' Return ndx (array index) of existing or unique qStr
    ' Return zero on any error
    ' Note: For large data-sets, a linear search takes large time,
    '       and slows performance.  Then use a hash or binary tree.
    Dim i
    
    On Error GoTo errTrap
    
    ' Virgin uStrs() array?
    If mlngLastIndex = 0 Then
        ReDim uStrs(chunk)
    End If
    
    ' Linear search from first through last array elements, or until found.
    For i = 1 To mlngLastIndex
        If qStr = uStrs(i) Then
            ' qStr found in array
            ' Return existing index
            uNdx = i

            Exit Function
        End If
    Next
    
    ' So now, qStr is unique in the uStrs() array
    ' Check & allocate array storage if needed
    If mlngLastIndex + 1 > UBound(uStrs) Then ReDim Preserve uStrs(mlngLastIndex + chunk)
    
    uStrs(mlngLastIndex + 1) = qStr    ' The storage is completed here (we're not in the error trap)
    
    ' Augment the module index to the new successful index and return it 
    ' Bail now before the error trap
    mlngLastIndex = mlngLastIndex + 1
    uNdx = mlngLastIndex
    
    Exit Function
errTrap:
    ' Return failure (zero)
    uNdx = 0
End Function


VB 6 trivia

A Visual Basic 6.0 code module is saved as a BAS file. 'Code module' means a BAS file in the VB IDE (an Integrated Development Environment... it edits and debugs and compiles and phones home).

A Visual Basic 6.0 code module is scanned at start-up of the IDE, then treated like an object with scoped methods and properties. The code module is 'objectified', so to speak, by the built-in 'intelli-sense' now prevalent an any modern programmer's editor. Most any. An intelli-sense objectifies a coding project's properties and objects and such, and makes them available in the editor at the typing cursor. This is much like the smart-completion with drop-down selections in a browser's editable URL text line. Intelli-sense brought everything every already typed into a project available as a pop-up list —when the syntax needed it. Intelligent enough. It was hot stuff.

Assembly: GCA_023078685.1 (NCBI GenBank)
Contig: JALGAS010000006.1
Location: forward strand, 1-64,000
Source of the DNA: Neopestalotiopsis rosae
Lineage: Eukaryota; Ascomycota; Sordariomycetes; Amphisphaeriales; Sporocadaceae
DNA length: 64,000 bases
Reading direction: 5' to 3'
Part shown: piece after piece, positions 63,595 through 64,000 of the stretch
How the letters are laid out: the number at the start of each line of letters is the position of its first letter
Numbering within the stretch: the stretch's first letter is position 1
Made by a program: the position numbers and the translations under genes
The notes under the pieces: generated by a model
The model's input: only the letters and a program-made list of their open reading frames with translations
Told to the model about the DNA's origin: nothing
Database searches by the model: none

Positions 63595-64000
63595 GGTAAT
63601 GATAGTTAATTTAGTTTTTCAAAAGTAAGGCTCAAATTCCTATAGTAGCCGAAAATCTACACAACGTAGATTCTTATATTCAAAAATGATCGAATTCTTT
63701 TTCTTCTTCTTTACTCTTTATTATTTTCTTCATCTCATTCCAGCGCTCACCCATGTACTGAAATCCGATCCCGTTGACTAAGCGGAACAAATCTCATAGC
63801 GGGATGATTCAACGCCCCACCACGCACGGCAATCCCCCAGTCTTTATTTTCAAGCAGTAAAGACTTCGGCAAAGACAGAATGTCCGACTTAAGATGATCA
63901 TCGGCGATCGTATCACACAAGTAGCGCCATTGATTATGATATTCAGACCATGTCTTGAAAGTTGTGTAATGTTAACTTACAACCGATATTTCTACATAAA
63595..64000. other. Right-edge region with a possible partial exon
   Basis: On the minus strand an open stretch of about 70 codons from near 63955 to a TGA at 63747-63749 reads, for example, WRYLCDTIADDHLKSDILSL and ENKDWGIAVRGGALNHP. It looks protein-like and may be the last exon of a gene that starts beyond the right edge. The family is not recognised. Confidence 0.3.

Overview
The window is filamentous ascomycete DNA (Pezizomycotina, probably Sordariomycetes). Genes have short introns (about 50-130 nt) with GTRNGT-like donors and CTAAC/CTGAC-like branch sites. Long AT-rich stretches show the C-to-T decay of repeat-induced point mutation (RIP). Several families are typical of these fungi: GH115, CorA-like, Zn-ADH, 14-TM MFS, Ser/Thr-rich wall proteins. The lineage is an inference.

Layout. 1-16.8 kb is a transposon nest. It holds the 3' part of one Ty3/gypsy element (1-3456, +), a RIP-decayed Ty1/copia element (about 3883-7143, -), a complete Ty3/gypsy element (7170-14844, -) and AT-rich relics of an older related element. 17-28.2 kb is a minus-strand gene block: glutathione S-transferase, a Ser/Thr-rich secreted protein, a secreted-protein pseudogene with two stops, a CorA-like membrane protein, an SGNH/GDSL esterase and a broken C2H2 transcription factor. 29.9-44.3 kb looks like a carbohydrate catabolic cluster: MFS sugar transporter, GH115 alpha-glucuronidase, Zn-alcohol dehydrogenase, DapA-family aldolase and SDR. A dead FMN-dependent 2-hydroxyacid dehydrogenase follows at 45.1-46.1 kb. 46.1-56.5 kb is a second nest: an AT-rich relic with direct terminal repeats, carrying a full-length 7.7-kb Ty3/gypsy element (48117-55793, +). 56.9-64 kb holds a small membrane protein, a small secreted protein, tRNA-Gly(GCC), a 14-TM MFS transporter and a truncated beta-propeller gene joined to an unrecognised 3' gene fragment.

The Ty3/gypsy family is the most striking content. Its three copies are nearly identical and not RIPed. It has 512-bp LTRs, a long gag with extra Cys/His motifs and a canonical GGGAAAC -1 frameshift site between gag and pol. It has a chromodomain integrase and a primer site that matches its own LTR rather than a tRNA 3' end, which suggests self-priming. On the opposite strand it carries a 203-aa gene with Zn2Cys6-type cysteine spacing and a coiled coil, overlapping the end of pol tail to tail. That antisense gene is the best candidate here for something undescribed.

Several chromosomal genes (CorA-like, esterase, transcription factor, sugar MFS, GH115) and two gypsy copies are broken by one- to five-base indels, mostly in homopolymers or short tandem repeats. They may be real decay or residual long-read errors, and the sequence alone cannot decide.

The property name given to the BAS code module can also be used in code statements to address the code module like a class.

The code module is 'instanced' per se at start-up.

A module is similar to a global singleton class instance, not creatable twice, that is auto-instanced at start-up.

The code module will support 'Property Get()' and 'Property Let()' statements. Variables can be declared 'Public' or 'Private'. Public variables are 'seen' by the entire project, usable in all code modules.

Passing class-instances and user-defined data types to a function in a module is possible. But, the IDE will not compile if a user-type or class is passed to a function in the same form module.

VB6 is responsible for reclaiming array storage.

Visual Basic 6.0 had its own magazine for, at the time, us two million suddenly marketable biz-developers. We were marketable because we were IT people mostly, that could suddenly weave apps. Our marketability was that we came with IT speak, and could understand IT people's Microsoft world of crazy.

While VB6 lacks most modern code editor necessities, a graphical form editor and seamless integration of mouse and keyboard (etc.) code events made front-end development possible, and cost effective. VB 6.0 created a season in the dot-com bubble called rapid-app-development.

If zero references to external dependencies are added to a VB 6.0 project, that project will compile and run on any Windows platform since back in the day (Before Windows XP?). This was very convenient while working with a computer scientist that needed a portable application.

Writing a program with zero external dependencies in VB 6.0 is stark. The popular Common Control shipped with VB 6.0, but even that was an external reference, and required that VB6 apps were bundled into an installer, such that VB6 could be registered to access external executables already on the local box.